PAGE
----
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Dev Med Child Neurol. 2006 Jul;48(7):559-63.

Neuromuscular electrical stimulation and dynamic bracing for the management of upper-extremity spasticity in children with cerebral palsy.

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1
Department of Orthopedics, Denver Health Medical Center, Denver, CO 80204, USA. kagan.ozer@dhha.org

Abstract

A prospective study was designed to determine whether the combined use of neuromuscular electrical stimulation (NMES) and dynamic bracing was more effective than use of either alone in reducing upper-extremity spasticity in children with spastic hemiplegic cerebral palsy. Twenty-four patients (12 males, 12 females; mean age 8y 7mo [SD 4y 2mo]; age range 3-18y) diagnosed with spastic hemiplegic CP were randomly allocated to three groups: group 1 had two 30-minute sessions of NMES a day applied on the antagonist extensors without bracing; group 2 had two 30-minute sessions of dynamic bracing per day; and group 3 had two 30-minute sessions of NMES and dynamic bracing every day. Treatment was continued for 6 months in all groups and applied only to the affected extremity. Patients were evaluated before therapy, at monthly intervals during the therapy, and 3 months after completion of the therapy. Three measures of outcome were taken: the Melbourne Assessment, grip strength, and posture evaluation with Zancolli's classification. The therapist performing the outcome assessments was blinded as to groups. Statistically significant differences were found in all three measures for only those treated with combined NMES and dynamic bracing. However, this significant effect lasted for only 2 months after discontinuation of the treatment. We conclude that the combined use of NMES and bracing is more effective than either alone but requires continuous application.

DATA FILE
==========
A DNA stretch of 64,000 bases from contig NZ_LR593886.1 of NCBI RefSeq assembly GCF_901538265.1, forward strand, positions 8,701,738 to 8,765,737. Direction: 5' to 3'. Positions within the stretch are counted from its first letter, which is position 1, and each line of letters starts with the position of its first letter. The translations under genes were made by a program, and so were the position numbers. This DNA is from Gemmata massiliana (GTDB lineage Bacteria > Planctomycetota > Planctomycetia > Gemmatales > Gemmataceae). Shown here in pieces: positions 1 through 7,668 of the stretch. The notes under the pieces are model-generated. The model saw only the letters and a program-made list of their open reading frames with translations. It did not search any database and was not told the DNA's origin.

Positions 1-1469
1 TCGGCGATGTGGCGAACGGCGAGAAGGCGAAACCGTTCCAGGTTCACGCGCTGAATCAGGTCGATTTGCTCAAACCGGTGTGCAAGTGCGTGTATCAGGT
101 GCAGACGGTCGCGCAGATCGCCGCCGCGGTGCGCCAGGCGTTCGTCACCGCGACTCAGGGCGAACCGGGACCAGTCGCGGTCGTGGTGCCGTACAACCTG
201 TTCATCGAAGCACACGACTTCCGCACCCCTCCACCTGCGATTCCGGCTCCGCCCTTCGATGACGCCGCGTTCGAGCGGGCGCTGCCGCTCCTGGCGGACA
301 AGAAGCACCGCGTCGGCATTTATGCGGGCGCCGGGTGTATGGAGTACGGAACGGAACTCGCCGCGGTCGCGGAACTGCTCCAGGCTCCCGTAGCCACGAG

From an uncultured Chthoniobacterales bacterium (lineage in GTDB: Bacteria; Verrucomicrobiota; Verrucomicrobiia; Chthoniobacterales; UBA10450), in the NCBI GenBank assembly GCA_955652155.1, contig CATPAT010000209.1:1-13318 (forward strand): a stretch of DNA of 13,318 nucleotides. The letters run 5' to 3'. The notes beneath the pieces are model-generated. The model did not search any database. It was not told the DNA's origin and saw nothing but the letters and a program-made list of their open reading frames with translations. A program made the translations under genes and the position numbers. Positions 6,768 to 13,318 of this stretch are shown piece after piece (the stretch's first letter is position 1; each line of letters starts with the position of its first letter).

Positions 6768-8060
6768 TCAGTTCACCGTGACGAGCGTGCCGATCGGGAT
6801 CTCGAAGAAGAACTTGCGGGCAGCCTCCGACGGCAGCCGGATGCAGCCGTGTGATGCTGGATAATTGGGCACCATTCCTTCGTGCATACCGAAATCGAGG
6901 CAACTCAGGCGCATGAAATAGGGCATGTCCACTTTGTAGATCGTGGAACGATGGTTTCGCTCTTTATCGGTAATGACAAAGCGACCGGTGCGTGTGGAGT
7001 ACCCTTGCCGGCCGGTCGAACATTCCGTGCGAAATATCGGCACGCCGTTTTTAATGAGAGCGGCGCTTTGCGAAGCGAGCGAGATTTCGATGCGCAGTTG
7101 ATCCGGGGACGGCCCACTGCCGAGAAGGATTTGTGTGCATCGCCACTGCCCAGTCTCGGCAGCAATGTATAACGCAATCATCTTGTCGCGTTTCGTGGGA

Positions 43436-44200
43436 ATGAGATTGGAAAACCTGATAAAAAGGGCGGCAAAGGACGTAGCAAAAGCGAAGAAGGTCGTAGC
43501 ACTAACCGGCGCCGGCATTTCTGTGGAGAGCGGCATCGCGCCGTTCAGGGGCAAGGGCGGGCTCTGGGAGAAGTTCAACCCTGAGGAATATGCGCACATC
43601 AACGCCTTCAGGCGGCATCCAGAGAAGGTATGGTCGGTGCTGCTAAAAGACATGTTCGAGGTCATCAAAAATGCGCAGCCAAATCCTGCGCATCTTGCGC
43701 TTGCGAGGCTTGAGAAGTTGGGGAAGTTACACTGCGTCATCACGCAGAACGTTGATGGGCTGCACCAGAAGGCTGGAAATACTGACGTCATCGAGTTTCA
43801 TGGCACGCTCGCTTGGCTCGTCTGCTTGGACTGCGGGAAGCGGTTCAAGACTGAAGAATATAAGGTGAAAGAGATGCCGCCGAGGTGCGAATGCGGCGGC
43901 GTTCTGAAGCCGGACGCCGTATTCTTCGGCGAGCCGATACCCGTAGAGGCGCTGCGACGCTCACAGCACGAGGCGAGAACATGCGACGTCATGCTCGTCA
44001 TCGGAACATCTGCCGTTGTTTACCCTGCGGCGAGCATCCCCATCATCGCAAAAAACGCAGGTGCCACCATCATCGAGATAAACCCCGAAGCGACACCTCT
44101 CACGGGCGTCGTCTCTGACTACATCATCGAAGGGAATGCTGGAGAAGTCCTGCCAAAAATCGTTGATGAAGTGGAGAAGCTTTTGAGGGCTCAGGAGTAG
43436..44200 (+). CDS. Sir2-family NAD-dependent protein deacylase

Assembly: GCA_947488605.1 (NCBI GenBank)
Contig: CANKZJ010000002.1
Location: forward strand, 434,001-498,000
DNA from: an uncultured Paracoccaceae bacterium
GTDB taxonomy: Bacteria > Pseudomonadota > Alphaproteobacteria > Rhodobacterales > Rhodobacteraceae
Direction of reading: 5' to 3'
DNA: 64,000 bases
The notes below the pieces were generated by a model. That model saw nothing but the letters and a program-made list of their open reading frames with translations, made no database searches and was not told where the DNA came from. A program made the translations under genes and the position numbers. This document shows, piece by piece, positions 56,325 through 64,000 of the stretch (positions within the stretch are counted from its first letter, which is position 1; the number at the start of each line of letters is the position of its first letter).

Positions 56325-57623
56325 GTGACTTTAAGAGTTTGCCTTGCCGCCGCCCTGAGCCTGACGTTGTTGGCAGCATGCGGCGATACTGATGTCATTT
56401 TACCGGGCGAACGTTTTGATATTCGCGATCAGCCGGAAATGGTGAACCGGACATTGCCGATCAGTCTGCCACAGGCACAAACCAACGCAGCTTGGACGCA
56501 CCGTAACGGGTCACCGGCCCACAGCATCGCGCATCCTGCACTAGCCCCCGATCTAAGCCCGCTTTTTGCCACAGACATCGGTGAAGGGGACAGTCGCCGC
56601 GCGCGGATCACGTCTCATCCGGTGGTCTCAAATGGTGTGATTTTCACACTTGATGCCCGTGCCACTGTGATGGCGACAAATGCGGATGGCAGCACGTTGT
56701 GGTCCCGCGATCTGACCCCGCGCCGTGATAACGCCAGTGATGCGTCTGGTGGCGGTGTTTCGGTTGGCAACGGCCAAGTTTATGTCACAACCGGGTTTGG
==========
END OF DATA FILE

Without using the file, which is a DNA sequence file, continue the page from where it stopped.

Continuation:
PMID:
16780624
DOI:
10.1017/S0012162206001186
[Indexed for MEDLINE]
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